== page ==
By Eric Francis
KILLINGTON – No matter how well it does, and it is already doing well, Killington’s golf course is never going to generate enough revenue to pay down the outstanding debt that the town has taken to cover previous operating losses at the facility.
That was the sobering conclusion of a report released this week by a South Carolina-based golf course consulting group that conducted an extensive study of the Green Mountain National golf course’s accounts and operations this summer.
The full report has been posted on the town’s website and John Brown from Brown Golf Management will be on hand to discuss the report with the public this coming Tuesday night at 7:30 p.m. as he presents it to the selectmen at a special meeting.
The report by Brown gives Killington’s course high marks for both the professionalism of the staff and the quality of the customer experience there, noting that Green Mountain ended last year with a net of $195,000 in what would have been profit if there weren’t a larger long-term debt involved and calling that result “a sign of a successful facility in today’s market, especially when you factor in the seasonal nature of Vermont’s golf market.”
However, when that net operating income is stacked up next to the now more than $590,000 required each year to service the debt on the town-owned course which saw the town borrow $2.5 million last year on a 10-year note to cover costs, the consultants weren’t able to see any realistic revenue-generating schemes to bridge across that gap.
“The operation is run well,” the report states before adding, “(But) it is highly unlikely to squeeze an additional $400,000 of positive cash flow from seasonal operations.”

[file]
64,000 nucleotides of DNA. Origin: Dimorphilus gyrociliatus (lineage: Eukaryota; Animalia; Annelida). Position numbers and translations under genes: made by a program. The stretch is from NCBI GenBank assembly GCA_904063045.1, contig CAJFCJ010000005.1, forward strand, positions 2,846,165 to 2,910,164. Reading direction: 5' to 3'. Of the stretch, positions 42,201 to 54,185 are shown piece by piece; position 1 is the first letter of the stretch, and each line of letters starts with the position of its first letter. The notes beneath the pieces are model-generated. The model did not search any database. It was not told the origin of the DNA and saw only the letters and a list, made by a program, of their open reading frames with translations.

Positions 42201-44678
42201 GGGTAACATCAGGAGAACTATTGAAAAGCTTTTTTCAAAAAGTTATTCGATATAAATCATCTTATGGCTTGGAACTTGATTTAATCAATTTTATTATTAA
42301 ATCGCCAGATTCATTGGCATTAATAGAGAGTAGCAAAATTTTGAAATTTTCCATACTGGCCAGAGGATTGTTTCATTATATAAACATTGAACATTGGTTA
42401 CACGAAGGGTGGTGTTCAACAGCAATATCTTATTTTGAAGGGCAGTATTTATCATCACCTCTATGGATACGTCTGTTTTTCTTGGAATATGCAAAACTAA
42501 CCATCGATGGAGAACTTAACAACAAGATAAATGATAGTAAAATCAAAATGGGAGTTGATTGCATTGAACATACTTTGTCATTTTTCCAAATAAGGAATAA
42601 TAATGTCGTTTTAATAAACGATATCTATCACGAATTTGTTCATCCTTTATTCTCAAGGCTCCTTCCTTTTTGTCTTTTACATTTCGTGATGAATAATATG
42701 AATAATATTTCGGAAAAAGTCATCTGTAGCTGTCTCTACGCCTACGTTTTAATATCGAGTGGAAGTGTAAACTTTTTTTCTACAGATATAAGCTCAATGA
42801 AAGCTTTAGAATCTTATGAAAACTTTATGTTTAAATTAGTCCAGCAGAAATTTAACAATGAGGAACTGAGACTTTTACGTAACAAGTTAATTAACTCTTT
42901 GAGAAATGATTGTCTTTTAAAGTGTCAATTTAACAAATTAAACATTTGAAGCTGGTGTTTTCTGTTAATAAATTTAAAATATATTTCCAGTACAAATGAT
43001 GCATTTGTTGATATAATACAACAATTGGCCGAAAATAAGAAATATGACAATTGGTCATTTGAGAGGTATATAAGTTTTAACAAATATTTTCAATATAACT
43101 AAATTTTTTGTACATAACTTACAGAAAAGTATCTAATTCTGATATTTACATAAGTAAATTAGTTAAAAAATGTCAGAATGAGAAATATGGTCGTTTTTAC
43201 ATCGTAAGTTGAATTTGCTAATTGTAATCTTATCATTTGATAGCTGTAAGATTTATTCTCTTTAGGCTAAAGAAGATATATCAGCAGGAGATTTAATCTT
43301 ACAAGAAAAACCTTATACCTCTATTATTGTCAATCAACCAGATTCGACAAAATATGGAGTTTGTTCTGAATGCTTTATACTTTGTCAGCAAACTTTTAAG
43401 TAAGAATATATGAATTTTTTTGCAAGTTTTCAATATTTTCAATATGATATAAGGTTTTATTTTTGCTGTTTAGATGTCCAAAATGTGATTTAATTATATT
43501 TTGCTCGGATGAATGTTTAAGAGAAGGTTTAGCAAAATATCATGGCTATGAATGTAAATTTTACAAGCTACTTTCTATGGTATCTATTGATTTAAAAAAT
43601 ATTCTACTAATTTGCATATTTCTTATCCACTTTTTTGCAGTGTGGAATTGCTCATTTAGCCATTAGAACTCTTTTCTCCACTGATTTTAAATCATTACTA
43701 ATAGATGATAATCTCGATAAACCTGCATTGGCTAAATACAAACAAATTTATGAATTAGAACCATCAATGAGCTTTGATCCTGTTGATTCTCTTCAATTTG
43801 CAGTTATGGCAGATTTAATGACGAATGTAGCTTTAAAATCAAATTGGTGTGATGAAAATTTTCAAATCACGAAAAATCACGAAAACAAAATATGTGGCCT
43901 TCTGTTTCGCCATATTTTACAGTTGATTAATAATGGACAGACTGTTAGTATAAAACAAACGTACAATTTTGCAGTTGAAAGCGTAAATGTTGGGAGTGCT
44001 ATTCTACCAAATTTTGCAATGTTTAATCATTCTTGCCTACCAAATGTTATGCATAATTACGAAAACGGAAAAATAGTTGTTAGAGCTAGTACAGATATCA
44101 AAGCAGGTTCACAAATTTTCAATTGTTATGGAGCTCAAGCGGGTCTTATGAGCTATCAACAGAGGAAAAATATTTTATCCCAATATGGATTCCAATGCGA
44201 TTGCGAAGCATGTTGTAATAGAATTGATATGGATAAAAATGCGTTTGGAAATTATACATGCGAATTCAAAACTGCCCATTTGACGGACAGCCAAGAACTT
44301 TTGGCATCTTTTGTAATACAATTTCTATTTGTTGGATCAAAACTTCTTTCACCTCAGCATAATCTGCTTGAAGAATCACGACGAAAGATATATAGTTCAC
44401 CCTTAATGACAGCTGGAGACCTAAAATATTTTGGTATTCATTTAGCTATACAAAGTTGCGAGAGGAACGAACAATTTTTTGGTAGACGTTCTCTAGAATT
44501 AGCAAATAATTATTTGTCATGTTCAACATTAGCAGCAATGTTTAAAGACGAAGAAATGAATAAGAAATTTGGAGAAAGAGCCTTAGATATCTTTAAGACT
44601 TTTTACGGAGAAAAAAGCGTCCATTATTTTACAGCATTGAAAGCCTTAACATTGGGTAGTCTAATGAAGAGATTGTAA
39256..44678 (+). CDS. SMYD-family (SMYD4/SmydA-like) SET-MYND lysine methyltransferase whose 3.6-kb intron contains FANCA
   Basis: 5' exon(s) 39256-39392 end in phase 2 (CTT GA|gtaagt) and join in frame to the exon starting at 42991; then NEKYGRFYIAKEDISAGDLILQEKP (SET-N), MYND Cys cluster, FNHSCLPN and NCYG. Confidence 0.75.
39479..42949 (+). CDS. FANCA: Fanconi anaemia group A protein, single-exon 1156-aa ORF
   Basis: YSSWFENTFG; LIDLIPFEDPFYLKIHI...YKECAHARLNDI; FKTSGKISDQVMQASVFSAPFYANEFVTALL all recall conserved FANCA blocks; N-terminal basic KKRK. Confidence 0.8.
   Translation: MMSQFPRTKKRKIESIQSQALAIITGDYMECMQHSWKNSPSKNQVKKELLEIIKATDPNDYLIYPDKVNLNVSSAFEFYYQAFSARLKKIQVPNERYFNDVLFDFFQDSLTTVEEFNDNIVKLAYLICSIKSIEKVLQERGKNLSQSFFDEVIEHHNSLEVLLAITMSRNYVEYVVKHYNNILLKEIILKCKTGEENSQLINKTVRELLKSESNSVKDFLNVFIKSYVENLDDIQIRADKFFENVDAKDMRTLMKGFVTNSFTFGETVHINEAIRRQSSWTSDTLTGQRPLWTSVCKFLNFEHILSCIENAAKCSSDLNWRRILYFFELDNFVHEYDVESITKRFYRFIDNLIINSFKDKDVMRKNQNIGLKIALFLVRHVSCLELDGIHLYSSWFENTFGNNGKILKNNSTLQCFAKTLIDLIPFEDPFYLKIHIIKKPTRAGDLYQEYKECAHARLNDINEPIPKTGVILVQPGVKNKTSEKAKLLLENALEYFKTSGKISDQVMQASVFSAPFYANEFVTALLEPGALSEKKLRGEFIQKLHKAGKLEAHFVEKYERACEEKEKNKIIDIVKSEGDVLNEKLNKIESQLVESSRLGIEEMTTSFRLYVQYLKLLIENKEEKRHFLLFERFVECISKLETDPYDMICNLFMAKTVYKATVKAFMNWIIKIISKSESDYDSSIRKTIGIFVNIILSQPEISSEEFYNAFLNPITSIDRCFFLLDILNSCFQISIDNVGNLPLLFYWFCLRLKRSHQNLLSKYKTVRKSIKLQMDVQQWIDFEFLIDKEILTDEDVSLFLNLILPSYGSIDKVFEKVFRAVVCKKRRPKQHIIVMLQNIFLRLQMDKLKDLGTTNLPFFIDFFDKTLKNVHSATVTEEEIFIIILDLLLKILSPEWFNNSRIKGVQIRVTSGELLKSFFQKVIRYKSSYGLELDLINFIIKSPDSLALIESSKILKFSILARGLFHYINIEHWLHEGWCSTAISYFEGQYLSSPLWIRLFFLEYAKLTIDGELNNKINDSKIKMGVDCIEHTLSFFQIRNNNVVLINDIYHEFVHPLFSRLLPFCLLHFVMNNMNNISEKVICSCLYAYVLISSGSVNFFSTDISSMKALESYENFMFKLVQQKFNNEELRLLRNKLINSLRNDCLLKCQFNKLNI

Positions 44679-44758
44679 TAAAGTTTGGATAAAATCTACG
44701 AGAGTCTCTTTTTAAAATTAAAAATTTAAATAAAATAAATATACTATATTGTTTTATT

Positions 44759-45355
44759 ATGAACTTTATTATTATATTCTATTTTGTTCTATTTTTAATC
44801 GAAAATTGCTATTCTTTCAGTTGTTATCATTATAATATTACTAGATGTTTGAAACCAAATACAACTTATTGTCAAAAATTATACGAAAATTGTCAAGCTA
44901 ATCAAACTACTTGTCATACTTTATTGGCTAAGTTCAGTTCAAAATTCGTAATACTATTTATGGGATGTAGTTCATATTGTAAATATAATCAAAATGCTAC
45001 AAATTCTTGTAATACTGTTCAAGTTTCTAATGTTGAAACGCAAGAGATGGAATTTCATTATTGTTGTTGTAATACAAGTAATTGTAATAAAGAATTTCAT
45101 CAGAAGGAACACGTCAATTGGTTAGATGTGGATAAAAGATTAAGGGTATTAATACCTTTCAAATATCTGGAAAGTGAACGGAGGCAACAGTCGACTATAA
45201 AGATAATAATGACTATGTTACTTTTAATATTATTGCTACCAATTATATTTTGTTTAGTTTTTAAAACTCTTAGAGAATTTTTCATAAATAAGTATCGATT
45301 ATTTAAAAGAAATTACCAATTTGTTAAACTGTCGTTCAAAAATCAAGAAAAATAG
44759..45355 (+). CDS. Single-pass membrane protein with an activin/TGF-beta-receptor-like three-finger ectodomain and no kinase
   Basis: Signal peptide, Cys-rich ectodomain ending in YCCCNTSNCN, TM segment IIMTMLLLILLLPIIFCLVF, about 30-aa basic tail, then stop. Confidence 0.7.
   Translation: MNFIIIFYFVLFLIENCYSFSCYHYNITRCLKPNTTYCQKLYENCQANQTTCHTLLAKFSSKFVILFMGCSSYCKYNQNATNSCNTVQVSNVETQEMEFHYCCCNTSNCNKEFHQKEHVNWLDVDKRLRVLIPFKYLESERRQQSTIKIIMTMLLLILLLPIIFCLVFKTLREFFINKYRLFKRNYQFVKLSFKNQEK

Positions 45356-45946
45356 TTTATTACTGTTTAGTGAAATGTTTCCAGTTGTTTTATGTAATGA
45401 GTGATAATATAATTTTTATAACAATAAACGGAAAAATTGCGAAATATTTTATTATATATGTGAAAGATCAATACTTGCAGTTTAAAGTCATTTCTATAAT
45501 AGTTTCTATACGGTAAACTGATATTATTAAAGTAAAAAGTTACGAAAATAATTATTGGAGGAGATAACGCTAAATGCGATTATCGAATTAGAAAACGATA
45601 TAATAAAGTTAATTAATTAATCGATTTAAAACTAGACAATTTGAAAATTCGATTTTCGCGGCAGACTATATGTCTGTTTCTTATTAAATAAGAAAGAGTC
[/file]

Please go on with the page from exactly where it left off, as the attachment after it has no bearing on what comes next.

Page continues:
The report does list several areas where the consultants thought additional revenue can be generated at Green Mountain, with suggestions for more aggressive marketing of group packages to play golf and efforts to get golfers to buy more food from the catering department; however, the report also broached the possibility of making cuts in the overall number of workers at the course and cutting both the health care and retirement benefits of those that remain.
Brown described the Killington course’s health and retirement budgets as being “well above the industry average” and suggested the town should look at offering more “market driven” rates to golf course employees in the future as a way of saving money.
Finally, the report poses the question of whether the golf course should be run with strictly seasonal employees, a move it acknowledged would almost certainly involve a steep tradeoff in the quality of a long-term staff familiar with the course for a less costly, but more difficult to manage, alternative. The consultants suggested that if the town was to decide to switch to purely seasonal employees that at the same time it should hire an outside management company to run the course in order to lessen the pitfalls of doing so.
“There’s an element of town that feels that all we have to do is cut costs but there aren’t enough costs to cut to cover the loss,” Killington Selectman Bernie Rome said Wednesday after having given an impassioned speech on the golf course topic the night before at the regularly scheduled selectboard meeting. “We couldn’t possibly make up $600,000 and what I’m saying is that amount of money is available in the Economic Development Fund, and we actually only need about $400,000. We have the rest covered.”
Rome said that what also struck him about the consultant’s report was the conclusion that when the original proponents of the building the course developed their budget numbers they did so wisely, it’s just that the economic reality nationwide, for resorts especially, has shifted so dramatically in the meantime.
“He’s saying the projections 18 or 20 years ago at the time the golf course was initiated, which did include being able to cover the cost of the bond and the interest from operating income, were correct. He is letting the original guys off the hook,” Rome said, adding that it made sense to him because, “Fifteen years ago we were a rich town.”
This article first appeared in the October 20th print edition of the Vermont Standard.